Being attached to a highly cyclic industry, the workforce size rose and plunged with the price per barrel, but McDermott seemed to hold onto enough talent during the busts to be the quickest on their feet when the boom returned. One example of how I've heard is the McDermott side of the story of the American Queen. Everyone hated working on the American Queen. The vessel was actually built mostly on spec by McDermott without a really firm contract up front. The fab yard never really wanted to become a shipyard (oil patch and shipbuilding being dissimilar enough), but the management knew a boom would later come and wanted to hold onto as many hands as possible. Suppliers got pushed around and annoyed, workers were ridden hard, but eventually the ship was finished in 1995, just in time to clear the yard for Shell's series of TLP's mostly built at McDermott (whose hulls were built overseas and generally integrated to the Topsides elsewhere). While it was a rough project that McDermott didn't make a profit on, the boat filled timesheets and a lot of folks learned good lessons from that project. The American Queen didn't do well under the first operator, who went into bankruptcy, but the new owner is doing quite well, so I've heard. It seems that American tourists are too terrified of getting beheaded by ISIS to go on Danube cruises and are sticking closer to home.
So, it came as some surprise when lots of rumors of the Amelia Fab yard's closure started to come out in the early 2010's. Oil prices were still well over $100/Bbl. But, McDermott, who used to be the top name in offshore fabrication had been slowly supplanted by Kiewitt Offshore Services (KOS) in Ingleside, TX.
One of Kiewitt's keys was the HLD (Heavy Lifting Device):
Engineers should never be allowed to name anything because HLD is a horrible name; the largest crane in the Western Hemisphere should have a cooler name than that. The HLD allowed the lifting of bigger, more complete modules for deeper water, more complicated platforms. One story I've heard is that the HLD was actually a "design in a drawer" that originated with McDermott engineers, but management didn't have the vision to see the market and balked at the pricetag. Those engineers quit, convinced Kiewitt to enter the market with a substantially lower, innovative bid that beat McDermott to win one project and Bullwinkle Constructors LLC (a limited liability corporation Kiewitt partnered in) was later converted into KOS.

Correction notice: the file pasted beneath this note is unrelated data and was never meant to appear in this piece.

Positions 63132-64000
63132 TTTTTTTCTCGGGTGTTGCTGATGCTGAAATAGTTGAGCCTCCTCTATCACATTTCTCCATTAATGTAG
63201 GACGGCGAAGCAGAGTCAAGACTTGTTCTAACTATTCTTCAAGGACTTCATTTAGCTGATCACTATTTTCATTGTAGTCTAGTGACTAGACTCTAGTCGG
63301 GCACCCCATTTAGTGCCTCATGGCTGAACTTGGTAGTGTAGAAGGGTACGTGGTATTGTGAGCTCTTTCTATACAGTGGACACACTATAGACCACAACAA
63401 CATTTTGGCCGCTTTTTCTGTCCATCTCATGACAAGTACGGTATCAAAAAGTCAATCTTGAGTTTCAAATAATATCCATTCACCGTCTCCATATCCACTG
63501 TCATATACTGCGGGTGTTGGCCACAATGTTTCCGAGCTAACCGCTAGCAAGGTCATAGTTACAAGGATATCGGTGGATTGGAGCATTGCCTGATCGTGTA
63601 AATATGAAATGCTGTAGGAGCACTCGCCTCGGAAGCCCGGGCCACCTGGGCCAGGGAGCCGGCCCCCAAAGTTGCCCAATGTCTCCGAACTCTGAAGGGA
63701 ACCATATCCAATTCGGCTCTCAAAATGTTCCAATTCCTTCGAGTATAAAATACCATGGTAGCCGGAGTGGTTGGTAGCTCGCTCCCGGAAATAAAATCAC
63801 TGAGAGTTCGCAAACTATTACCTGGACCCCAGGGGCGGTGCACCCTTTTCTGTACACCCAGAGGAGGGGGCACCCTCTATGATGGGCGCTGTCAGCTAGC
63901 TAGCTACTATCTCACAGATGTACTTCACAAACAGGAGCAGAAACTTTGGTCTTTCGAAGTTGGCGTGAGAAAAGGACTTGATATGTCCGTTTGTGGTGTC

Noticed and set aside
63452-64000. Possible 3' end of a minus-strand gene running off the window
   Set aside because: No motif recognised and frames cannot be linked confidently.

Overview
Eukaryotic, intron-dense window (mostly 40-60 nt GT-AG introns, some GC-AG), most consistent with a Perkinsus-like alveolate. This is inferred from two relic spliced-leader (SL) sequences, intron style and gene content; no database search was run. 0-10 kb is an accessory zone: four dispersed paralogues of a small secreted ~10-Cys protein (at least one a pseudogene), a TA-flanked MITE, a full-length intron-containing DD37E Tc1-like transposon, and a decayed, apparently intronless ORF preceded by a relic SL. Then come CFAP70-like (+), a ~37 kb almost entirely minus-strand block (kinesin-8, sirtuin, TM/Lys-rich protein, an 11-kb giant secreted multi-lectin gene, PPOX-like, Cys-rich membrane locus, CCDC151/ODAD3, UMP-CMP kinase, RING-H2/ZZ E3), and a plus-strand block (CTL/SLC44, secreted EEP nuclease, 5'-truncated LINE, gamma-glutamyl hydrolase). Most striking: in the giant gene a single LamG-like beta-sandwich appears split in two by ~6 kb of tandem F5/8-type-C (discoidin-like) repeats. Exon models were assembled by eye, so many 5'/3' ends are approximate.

McDermott Amelia's days were numbered as the rumors turned out to be true. McDermott shifted its operations to Altamira Mexico, where they've hired a thousand workers this year, even in a down market. Their New Orleans engineering office was also shuttered as everything consolidated to Houston.
The upswing of a sustained oil boom are over. The state now has a hangover with massive job loses (in fact, Houma-Thibodaux currently has the fourth most depressed economy in the nation (ranked by census tract), TOPS perennially teetering on insolvency and the state's budget is in shambles. What comes next? Does everyone just pack up for Houston? I sure as hell hope not. What comes next is we get up, figure out what comes next, and do it.
Update: Chouest predicts 2018 will be yet another slow year. Chouest is one of the last medium sized industrial manufacturers left in Louisiana.
Upperdate: Minor corrections for clarity and spelling.
Tuesday, December 26, 2017
What I learned in Thucydides was how universal a few things about the human condition really are. "We'll be greeted as liberators" and "it will be a cakewalk" and "the oil will pay for everything" are slogans that could be used in a hoplite war as easily as a modern war.
The other thing is how durable democracies can be. Athens suffered defeat after defeat after defeat and as the text closes (Thucydides' account of the final battle has been lost to the ether of time) still stands (wobbly) on it's feet. The autocracies in the book could never withstand the body blows that Athens endured.
Athens ultimately lost the war, but in a way, the war was just a battle; the war of logic and critical thinking was ultimately won by Athens.
Sunday, December 24, 2017
Sunday, November 12, 2017
Saturday, August 19, 2017
Wednesday, August 16, 2017
Inside of the Ramjet of the SR-71. The P&W J-58 could endure sustained speeds of Mach 3.2. The temperature limitations of the skin of the SR-71 was actually what restricted how fast the aircraft could travel.
It's called the Blackbird because black skin color maximized the radiative heat transfer of the aircraft.